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ADblocker question

Discussion in 'Asuswrt-Merlin' started by Eric Lieb, Dec 2, 2019.

  1. Eric Lieb

    Eric Lieb Regular Contributor

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    Right now I use PI-hole on a Rpi2 as a whole home adblocker... I am confused by all the other adblockers that run on the router itself. Is there any advantage to any of them vs PiHole?
     
  2. Christian_Haitian

    Christian_Haitian Occasional Visitor

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    My understanding is that Diversion provides the same benefits as PiHole without the need for a separate device. I wanted to try PiHole just for the sake of trying it but as effective as Diversion has been, I see no reason to other than for the knowledge of it.
     
  3. mrchow

    mrchow Occasional Visitor

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    While most solutions are similar in what they do - creating a custom host file for a dns server - there are differences in the features. One difference for example is the backend server the dns server redirects to. In diversion you’re able to use pixelserv-tls, pihole uses lighttpd.
     
  4. Eric Lieb

    Eric Lieb Regular Contributor

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    I guess my big thing is I love the pihole UI.. makes it very easy to select devices and see which urls they were attempting to hit and easily whitelisting them if it is something I need. Also bring able to suspend pihole with a timer if I need add servers for some reason and it auto reengaging after the timer. Does division have any of these features?

    Also wondering if I would see any performance difference if I ran something on the router vs my current setup...
     
  5. Mutzli

    Mutzli Senior Member

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    QuikSilver likes this.
  6. Andy1932

    Andy1932 Regular Contributor

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    Easy temporary disabling is a nice feature of pihole.
     
  7. doczenith1

    doczenith1 Very Senior Member

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    This can be done with Diversion using iOS shortcuts or an SSH Android app fairly easily. With SSH Button on Android I can disable Diversion with 2 taps. Unfortunately there is no timer function though. More information here: https://www.snbforums.com/threads/ios-shortcut-for-diversion.55974/
     
    Last edited: Dec 5, 2019 at 9:42 PM
    Andy1932 likes this.
  8. dosborne

    dosborne Senior Member

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    My vote would be Pi-Hole over diversion.

    Diversion is great but I found it sucked most of the router resources. If you do run it, I'd suggest a HDD or ssd and NOT a usb stick.

    Pi-Hole, or the raspberry Pi in general, gives you many other options too, such as running your own web server.

    As the majority of my posts state, I'm a big proponent of getting as much as possible OFF the router to reduce the potential for problems that may result in internet downtime.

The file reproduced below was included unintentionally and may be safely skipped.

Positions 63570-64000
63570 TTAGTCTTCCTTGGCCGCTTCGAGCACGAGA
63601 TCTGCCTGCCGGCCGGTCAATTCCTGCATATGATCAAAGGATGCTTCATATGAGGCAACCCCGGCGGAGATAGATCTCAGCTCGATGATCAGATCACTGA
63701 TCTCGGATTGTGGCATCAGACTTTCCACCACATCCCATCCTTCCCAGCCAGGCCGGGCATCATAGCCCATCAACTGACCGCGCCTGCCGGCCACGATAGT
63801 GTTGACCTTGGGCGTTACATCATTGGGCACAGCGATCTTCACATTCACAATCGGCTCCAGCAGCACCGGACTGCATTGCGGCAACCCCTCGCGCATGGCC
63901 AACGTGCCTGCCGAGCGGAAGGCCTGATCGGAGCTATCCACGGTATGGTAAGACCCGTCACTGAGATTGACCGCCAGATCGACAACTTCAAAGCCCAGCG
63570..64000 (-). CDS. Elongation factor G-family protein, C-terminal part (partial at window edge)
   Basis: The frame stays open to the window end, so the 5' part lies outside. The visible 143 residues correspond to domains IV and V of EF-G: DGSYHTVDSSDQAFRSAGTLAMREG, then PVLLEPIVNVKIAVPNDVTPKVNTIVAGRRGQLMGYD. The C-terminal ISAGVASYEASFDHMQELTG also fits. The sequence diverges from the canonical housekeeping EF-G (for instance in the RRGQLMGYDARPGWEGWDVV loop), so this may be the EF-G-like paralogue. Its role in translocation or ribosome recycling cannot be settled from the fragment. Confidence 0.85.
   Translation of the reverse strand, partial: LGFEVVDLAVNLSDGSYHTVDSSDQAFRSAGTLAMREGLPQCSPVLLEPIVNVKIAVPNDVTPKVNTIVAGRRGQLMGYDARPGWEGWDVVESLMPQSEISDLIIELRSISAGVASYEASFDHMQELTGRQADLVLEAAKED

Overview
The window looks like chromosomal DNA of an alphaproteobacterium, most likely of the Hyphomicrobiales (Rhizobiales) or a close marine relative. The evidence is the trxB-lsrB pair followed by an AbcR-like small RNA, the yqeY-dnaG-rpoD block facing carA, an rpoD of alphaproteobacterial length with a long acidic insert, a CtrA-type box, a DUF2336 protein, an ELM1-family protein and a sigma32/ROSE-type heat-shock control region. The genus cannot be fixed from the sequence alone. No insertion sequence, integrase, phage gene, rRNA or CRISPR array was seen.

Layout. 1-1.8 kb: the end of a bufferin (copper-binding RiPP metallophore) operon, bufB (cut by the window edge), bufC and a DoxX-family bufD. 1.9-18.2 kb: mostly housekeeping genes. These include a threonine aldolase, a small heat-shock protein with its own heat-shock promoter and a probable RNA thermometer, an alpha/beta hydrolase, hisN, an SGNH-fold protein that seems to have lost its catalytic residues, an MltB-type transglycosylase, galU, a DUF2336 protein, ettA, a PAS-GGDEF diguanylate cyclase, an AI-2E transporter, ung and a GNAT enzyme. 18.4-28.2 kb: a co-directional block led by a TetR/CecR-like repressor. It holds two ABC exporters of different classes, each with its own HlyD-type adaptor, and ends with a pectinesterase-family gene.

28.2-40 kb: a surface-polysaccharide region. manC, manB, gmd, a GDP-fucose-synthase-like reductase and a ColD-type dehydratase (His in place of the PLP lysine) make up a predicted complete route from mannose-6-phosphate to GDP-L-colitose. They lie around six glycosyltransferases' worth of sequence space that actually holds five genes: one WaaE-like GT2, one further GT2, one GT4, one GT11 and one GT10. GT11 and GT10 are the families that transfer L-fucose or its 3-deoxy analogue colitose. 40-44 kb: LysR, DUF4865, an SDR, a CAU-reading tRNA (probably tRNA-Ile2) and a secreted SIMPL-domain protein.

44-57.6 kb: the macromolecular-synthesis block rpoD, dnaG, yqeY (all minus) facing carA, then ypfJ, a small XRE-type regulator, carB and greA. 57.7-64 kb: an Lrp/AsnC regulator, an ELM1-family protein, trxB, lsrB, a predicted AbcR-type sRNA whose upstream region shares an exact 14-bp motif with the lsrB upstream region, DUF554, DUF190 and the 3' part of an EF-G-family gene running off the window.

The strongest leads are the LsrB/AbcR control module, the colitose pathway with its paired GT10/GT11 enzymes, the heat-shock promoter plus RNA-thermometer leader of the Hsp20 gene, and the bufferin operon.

If your router goes down, no internet.
    If Pi-Hole goes, you get ads.

    Weigh the value of one over the other. :)
     
    OMNI619 likes this.
  9. Chrisgtl

    Chrisgtl Regular Contributor

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    I'd like to try Pi-Hole instead of Diversion (if not just to tinker with new stuff).

    Anyone have any guides to setting this up and what equipment would I need?
     
  10. Adamm

    Adamm Part of the Furniture

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    Er, what resources are you referring to? Most peoples USB sticks are bigger then 40MB

    Code:
    [email protected]:/tmp/mnt/USB/entware/share# du -h /opt/share/diversion
    16.6M    /opt/share/diversion/backup
    4.0K    /opt/share/diversion/custom
    8.0K    /opt/share/diversion/.conf
    172.0K    /opt/share/diversion/stats
    22.0M    /opt/share/diversion/list
    32.0K    /opt/share/diversion/log
    364.0K    /opt/share/diversion/file
    39.2M    /opt/share/diversion
    

    Not sure that's entirely true either, if your Pi-Hole goes down you completely lose DNS functionality.
     
    thelonelycoder likes this.
  11. Ro berto

    Ro berto Regular Contributor

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    or even better, you can reduce it to a single tap :eek: (with the SSH Button widget)
     

    Attached Files:

    thelonelycoder and L&LD like this.
  12. carpov alexandru

    carpov alexandru Occasional Visitor

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    About piehole:
    -piehole is a DNS server with an amazing interface that redirects adds to an IP you specify, usually 0.0.0.0
    -you MUST configure your router dns to point to piehole for it to work
    - if piehole dies, say goodbye to web functionality unless you know all websites IPs. The internet WILL function but no more address conversion, which is kinda like not having internet since you don't know websites by their IP
    - you need money to buy a raspberry board, usually a good one or you will get low performance. Some boards are getting hot and you might need extra cooling...so more money

    About Diversion:

    - you install it on a USB stick. It takes about 50mgb. I use it with the largest filter there is,.about 1.2m domains blocked. That requires a swap file. You can choose between 256mgb and 2gb. I chose 2gb. My stick is 16gb on USB 3 so I don't care about space.
    - the resources it consumes are about 100mb of RAM. I didn't notice any high CPU utilization. I am a madman when it comes to router throughput and if it affected it in any way, I would've uninstalled it instantly. I noticed about 3-4% CPU usage on the second core while browsing the web. The first core, the one that does NAT, seemed unaffected.